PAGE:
It also implies that I have less control over the situation than I already feel like I do (in contrast to the statement in #1). If it’s in God’s timing, then why should I take any initiative prior to God giving me a definite sign that my time has come?
The other problem with this statement is the very real possibility that God may be calling me to a life of singleness, so it may not be in God’s timing for me to find someone, because He wants me to remain the way that I am. Truthfully, only God knows what is in His timing. And if I spend all of my time focusing on when "God’s timing" will be, then I may miss out on His true calling for my life in the here and now!
While I hope you’ve taken these reviews as more of a joke (we need to be able to laugh at ourselves after all), I do hope they’ve at least sparked some thoughts about how you address your single friends. And if you hear one of these remarks from a friend or family member, understand that they are usually not meant as an offense, but rather they are meant to serve as encouragement from those who love you.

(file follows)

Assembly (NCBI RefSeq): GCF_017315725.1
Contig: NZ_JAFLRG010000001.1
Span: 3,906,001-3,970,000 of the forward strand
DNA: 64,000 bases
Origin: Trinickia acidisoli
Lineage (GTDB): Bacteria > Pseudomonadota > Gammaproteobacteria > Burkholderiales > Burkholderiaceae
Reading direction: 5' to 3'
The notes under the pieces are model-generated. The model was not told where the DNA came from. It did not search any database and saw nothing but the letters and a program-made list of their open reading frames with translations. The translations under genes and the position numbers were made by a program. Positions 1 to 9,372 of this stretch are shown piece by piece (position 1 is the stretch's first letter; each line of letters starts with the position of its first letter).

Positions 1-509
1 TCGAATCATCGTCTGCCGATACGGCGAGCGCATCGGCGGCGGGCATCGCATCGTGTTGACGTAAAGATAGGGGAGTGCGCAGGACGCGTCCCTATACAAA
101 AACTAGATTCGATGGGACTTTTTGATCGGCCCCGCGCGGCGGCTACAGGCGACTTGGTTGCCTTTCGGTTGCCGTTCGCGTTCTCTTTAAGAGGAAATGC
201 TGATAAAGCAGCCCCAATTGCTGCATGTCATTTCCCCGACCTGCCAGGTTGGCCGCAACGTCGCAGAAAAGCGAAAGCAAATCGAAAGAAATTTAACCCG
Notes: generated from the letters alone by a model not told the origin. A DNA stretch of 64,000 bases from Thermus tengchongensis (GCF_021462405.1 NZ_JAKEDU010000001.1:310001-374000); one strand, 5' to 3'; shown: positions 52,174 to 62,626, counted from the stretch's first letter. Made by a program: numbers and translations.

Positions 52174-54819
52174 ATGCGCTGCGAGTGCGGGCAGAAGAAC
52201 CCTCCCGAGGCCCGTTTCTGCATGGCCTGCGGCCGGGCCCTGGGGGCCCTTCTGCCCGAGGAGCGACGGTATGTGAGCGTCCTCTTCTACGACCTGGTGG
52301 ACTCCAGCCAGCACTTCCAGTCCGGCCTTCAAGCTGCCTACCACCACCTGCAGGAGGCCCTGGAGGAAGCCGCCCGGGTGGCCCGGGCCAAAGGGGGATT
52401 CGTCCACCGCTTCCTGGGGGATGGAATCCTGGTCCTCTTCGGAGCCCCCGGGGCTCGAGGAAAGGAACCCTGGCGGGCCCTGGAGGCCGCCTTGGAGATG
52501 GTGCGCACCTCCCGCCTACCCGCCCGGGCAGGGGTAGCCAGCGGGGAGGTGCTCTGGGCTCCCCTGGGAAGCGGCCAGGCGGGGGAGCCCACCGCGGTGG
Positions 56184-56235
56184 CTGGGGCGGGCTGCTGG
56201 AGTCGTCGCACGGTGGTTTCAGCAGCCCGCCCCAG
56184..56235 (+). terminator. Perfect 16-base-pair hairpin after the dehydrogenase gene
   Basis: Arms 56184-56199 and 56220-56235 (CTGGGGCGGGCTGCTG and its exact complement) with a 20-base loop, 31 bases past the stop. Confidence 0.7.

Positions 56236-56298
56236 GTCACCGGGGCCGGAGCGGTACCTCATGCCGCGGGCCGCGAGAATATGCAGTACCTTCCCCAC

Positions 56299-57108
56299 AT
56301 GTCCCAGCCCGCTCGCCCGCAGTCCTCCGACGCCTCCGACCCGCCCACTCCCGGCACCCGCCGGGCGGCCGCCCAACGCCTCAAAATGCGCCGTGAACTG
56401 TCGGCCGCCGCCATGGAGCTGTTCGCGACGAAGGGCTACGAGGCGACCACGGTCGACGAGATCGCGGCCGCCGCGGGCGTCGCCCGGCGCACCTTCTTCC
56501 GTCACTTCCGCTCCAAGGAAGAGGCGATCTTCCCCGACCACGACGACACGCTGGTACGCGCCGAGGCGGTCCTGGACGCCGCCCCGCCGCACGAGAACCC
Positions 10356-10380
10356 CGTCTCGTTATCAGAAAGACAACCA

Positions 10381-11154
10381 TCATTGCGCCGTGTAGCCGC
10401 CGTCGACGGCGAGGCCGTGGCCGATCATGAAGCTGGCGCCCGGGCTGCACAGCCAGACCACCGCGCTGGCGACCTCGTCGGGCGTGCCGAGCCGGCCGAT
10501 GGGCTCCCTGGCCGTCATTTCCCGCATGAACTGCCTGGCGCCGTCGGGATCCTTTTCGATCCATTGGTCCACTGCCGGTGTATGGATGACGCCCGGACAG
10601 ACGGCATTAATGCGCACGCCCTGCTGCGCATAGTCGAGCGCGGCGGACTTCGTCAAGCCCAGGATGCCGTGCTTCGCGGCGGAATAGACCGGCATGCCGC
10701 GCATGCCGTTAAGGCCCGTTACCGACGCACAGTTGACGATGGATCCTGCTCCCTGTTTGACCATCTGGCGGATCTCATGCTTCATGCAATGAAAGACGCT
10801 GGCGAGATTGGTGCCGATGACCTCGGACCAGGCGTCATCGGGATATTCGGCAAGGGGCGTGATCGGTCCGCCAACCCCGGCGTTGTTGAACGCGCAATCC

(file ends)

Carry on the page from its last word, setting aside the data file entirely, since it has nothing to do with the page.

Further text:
So the next time someone asks you why you’re not married, just smile and tell them because it’s all in God’s timing.
Dana is a life long single 30-something who loves Jesus, traveling the world, writing, and hanging out at the beach with her friends and my dogs. She also helps lead a single women’s bible study group and helped to establish a single’s ministry within her church, which has since grown to include other churches as well. She blogs at The Singles Table.